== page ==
Now it has been found, in accordance with, this invention, that the halogenated complexes of noble metals and heteroaromatic nitrogen compounds can be easily prepared in a substantially pure, anhydrous formby reacting, in a halogenated aromatic solvent medium, a powdered noble metal with a hydrohalidederivative of a heteroaromatic nitrogen'compound. Crystalsof the complexare thus formed which can be easily separated from the'reaction solution by any conventional solid-liquid separation technique.

United States Patent Any of the noble metals may be employed in the process of the inventiomThese include palladium, rhodium, platinum, rhenium, iridium, ruthenium, osmium, silver, gold and mixtures thereof. It is preferred,- however, to

employ noble metals of the platinum series including palladium, rhodium, platinum, iridium, and mixtures thereof. Any physical state of the noble metal may be employed in practicing the process of the invention. For example,

palladium can be employed as palladium black as well as commercial palladium sponge. 1;

"Ice

The powdered noble metal, as used in the process of the invention, is comprised of particles all of which pass a 50 mesh screen and preferably all of which pass a mesh screen. However, particles having a diameter larger than plus 50 may be employed if desired.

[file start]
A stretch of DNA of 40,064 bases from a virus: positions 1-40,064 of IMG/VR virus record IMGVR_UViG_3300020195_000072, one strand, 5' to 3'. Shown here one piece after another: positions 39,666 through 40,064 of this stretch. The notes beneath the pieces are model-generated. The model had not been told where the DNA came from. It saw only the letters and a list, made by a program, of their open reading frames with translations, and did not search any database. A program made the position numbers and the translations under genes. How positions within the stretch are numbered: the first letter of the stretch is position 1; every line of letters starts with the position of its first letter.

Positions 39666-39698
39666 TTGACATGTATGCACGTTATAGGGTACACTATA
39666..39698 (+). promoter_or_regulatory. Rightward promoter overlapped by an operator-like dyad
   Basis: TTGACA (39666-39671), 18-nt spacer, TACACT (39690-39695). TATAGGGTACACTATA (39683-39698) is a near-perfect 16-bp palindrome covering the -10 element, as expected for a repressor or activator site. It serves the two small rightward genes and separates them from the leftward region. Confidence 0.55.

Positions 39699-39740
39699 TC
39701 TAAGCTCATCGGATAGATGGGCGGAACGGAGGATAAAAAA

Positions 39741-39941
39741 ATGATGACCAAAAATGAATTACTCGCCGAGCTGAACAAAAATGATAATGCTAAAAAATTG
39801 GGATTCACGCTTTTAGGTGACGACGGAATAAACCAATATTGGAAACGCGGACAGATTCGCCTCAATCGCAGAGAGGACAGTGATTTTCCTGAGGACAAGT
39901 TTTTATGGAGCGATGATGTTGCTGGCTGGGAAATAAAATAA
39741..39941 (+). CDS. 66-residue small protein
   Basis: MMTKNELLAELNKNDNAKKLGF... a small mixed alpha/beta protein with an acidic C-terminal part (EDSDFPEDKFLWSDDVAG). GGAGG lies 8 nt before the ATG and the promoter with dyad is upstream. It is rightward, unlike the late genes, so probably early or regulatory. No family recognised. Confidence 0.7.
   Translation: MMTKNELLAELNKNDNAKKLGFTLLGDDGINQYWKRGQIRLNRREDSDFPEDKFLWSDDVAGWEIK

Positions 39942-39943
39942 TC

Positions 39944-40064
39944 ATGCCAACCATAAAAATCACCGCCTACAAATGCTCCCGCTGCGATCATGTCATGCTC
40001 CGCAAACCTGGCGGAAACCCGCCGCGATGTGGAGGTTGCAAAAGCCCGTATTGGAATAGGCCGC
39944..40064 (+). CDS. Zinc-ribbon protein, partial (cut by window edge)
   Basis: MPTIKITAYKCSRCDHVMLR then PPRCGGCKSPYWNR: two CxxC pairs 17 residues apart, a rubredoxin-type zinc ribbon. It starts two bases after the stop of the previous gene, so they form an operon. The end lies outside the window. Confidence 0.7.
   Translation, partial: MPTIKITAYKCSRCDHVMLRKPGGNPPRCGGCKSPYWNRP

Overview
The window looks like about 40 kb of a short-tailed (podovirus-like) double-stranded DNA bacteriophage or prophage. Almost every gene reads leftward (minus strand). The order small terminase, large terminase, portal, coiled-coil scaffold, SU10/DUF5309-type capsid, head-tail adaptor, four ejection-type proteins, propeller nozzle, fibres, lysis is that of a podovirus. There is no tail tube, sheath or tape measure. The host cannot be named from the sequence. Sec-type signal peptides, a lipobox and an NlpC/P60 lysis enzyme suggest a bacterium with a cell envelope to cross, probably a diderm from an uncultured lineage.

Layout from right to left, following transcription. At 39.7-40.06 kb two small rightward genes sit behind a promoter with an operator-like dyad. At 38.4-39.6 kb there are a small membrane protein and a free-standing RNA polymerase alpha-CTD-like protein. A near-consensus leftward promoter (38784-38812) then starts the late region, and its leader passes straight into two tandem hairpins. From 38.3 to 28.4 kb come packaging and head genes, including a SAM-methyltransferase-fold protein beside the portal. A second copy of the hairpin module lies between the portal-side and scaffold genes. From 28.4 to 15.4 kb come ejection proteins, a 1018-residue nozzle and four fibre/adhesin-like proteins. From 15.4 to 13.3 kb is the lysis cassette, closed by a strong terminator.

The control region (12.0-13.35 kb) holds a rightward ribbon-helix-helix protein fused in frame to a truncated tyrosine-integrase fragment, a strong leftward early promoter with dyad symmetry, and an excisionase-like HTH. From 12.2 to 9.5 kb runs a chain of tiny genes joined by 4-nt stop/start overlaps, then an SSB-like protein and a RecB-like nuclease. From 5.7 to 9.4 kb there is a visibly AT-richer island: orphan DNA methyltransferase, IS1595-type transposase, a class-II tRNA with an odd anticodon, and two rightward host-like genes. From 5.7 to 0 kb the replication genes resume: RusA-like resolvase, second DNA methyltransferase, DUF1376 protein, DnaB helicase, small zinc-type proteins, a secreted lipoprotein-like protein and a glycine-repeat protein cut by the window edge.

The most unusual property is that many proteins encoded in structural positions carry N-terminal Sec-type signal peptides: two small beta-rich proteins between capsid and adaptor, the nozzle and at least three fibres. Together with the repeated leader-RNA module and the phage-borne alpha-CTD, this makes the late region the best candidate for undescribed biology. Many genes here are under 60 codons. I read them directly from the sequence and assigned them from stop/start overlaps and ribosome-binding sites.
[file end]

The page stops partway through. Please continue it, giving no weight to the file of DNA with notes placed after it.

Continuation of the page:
Any of the hydrohalide derivatives of heteroaromatic nitrogen compounds which compounds form complexes with noble metals may be employed. These derivatives may be prepared, for example by the additive reaction, at room temperature, of at least one molar proportion of a hydrohalic acid with one molar proportion of a heteroaromatic nitrogen compound. The hydrohalic acid can be aqueous or anhydrous gas, i.e., hydrogen halide gas. Illustrative hydrohalic acids include hydrochloric acid, hydrobromic acid, hydrofluoric acid, hydroiodic acid, or mixtures thereof. It is preferred, however, to employ hydrochloric acid, hydrobromic acid or mixtures thereof.